He explained that the process to produce the sour beer typically takes about a year. That is a level of commitment I was surprised by. Here we have a brewery that has only been selling their products for 5 months, and they are making a beer we can’t even taste for at least another 6-7 months. Talk about believing in what you are doing! I am excited to revel in the fruits of this labor as soon as it’s possible.

The barrels they are using were previously used for wine, so as the beer ages it will pick up hints of the wine originally stored in them and characteristics of the oak itself, as well as the deepened mature flavor of the original Belgian beer. Most breweries making barrel aged beers are focusing on bourbon barrels. Societe feels that is already being done well, so they have chosen to focus on wine barrel aging for their sours. Just listening to Travis describe what he expects the final product to be reinforces what is good in the world, people doing what they are passionate about and doing it extremely well.

My friends and I spent most of the time in the cooler, asking Travis questions about the brewery in general and talking about how nice it was in the cold. But we knew we were missing out on more beer, so back to the counter we went to try some more.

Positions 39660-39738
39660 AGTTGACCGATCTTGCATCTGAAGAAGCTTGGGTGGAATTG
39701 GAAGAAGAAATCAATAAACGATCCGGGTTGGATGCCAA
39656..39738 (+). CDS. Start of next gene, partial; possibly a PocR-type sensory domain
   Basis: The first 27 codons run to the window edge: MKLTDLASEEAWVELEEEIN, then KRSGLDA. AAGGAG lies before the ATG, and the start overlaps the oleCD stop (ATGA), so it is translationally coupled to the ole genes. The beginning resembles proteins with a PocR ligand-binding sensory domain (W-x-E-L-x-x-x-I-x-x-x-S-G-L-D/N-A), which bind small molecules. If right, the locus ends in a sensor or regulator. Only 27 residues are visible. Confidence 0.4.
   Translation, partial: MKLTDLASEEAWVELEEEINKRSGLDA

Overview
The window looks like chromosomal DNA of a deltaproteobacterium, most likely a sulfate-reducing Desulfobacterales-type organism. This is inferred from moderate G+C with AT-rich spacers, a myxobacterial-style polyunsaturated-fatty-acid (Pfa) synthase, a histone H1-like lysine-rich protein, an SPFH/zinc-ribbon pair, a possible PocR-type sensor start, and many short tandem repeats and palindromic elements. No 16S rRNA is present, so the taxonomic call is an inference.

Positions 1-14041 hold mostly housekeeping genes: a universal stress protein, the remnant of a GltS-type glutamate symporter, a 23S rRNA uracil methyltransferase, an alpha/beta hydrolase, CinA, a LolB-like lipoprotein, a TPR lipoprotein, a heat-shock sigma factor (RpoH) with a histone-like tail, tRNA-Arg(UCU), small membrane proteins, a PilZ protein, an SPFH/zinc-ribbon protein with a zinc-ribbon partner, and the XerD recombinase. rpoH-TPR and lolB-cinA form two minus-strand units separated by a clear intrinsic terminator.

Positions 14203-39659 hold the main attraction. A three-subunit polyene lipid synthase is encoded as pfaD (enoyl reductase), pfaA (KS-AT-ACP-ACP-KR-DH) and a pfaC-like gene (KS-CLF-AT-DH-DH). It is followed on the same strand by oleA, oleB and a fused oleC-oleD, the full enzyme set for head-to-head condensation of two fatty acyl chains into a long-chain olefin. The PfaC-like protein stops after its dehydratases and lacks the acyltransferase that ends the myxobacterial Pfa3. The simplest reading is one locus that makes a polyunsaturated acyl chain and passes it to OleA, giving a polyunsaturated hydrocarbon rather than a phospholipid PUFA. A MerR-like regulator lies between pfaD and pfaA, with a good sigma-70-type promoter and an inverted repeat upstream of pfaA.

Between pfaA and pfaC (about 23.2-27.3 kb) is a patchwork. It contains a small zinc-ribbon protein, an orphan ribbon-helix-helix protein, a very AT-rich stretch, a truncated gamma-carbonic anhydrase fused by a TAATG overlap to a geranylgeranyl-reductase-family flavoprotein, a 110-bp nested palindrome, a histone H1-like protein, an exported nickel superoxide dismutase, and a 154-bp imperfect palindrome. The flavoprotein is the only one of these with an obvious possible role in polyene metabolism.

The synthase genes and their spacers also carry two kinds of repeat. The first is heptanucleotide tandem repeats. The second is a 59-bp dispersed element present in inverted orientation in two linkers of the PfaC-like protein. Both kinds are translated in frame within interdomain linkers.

The second beer, the Debutante, was wonderful. It is a full bodied Belgian, with deeper malts and a richness I was surprised by. If you are a Belgian fan I think you will love this beer, with enough body and malt to give you a complex and enjoyable flavor but not enough to catapult the alcohol content to a one-and-done level. This is a beer for people who want the best of both worlds.

To close out the Belgians we moved onto the Widow. This is the heavyweight of Societe – deep malt richness, hints of smokiness and coffee flavors, followed by a slightly sweet finish. This beer comes in at over 9% alcohol so be careful; it’s so good it will sneak up on you fast and you’ll find your head swimming. Between me and our friends it was decided that a growler of this heavy hitter was coming home with us. I have to say that traditionally I am not the biggest Belgian style beer fan but these beers have focused on the area of flavors I enjoy. When all I can taste is the fermented sweetness in a Belgian I am turned off, but that is not the case here at all. Each was very enjoyable.